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It’s noticeable how often the book returns to questions of belonging, of feeling at home either in one’s own skin or in the place one lives. In ‘Too Solid Flesh’ (from Hamlet’s soliloquy: ‘O, that this too too solid flesh would melt / Thaw and resolve itself into a dew!’), the poet appears to be suffering from an acute bout of depression, one that connects homesickness (‘She four-thousand-miles-away-across-the-ocean hasn’t been herself lately’) with a feeling of physical disconnect:

‘I am feeling out of touch with my body: it feels like something I have been given to look after. When I bathe I feel that I am washing it, not that I am bathing’.’

The poem explores several scenarios in which it is not so much the poet’s inability to ‘acquire weight’ that is at fault, but the world itself fails to fill the gaps in the poet’s perception. A ghoulishly disfigured member of the displaced Arawak people appears in a dream, ‘her flesh no longer covered skull’: ‘‘I’m as solid as you are,’ she said loudly and tonguelessly. […] But I was alive, and she was not.’ As Sandeep Parmar explains, the scene complicates a simplistic power narrative, forcing both poet and reader to locate themselves in a much broader understanding of historical violence. On that note, it’s probably not coincidental that the next figure to beset the poet with social expectations is an ‘Armed Forces man’, someone sitting at the crossroads between social and gendered authority:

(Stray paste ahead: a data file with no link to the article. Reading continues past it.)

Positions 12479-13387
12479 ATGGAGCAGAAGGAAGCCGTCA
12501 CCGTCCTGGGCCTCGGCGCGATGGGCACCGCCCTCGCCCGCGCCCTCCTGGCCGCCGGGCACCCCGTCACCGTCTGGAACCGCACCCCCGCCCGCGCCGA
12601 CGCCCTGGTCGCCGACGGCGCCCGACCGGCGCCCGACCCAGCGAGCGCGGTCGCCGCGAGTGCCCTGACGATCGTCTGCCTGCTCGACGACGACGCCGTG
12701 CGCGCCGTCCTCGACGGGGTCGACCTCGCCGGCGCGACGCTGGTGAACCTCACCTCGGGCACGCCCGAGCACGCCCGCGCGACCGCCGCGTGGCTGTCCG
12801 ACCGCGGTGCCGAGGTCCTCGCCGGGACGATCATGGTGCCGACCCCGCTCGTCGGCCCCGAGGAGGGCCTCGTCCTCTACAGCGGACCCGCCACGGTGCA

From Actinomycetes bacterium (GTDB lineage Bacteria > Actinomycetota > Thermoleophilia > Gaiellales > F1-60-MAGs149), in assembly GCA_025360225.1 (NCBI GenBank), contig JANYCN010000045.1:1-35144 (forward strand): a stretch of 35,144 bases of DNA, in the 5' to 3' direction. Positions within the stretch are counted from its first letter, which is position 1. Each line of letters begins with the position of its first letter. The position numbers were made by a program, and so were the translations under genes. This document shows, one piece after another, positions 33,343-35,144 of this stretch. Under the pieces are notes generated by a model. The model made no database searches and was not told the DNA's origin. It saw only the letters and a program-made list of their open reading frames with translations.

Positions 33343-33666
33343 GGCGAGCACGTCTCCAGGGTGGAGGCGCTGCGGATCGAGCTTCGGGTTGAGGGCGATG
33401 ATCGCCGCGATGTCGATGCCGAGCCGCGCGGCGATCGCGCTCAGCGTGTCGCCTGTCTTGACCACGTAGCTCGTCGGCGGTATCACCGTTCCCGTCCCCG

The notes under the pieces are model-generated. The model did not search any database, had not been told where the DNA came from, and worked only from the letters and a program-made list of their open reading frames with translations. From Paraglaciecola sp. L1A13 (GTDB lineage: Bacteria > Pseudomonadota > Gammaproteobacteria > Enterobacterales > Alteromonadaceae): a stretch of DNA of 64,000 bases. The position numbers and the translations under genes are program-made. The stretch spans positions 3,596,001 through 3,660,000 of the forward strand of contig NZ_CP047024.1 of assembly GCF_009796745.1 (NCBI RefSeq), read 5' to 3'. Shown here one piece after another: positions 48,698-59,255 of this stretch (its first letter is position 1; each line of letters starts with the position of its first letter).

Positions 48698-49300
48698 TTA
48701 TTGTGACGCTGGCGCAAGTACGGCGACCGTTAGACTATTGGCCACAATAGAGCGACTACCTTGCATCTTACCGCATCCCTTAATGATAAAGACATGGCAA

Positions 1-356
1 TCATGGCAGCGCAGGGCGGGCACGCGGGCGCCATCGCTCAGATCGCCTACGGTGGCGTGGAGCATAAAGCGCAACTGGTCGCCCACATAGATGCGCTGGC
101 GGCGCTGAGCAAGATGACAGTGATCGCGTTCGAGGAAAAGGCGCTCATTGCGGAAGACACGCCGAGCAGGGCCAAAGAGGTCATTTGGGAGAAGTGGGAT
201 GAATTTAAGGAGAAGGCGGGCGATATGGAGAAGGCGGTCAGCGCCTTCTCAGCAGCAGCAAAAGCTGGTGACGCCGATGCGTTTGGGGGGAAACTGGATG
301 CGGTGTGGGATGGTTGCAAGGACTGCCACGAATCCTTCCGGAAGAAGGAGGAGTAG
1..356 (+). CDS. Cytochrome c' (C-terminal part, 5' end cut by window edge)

‘had the kindness to ignore the others at the dinner table, in order to explain to me how I might acquire density: essentially, I was the same as any woman, if we could put aside the intellect.’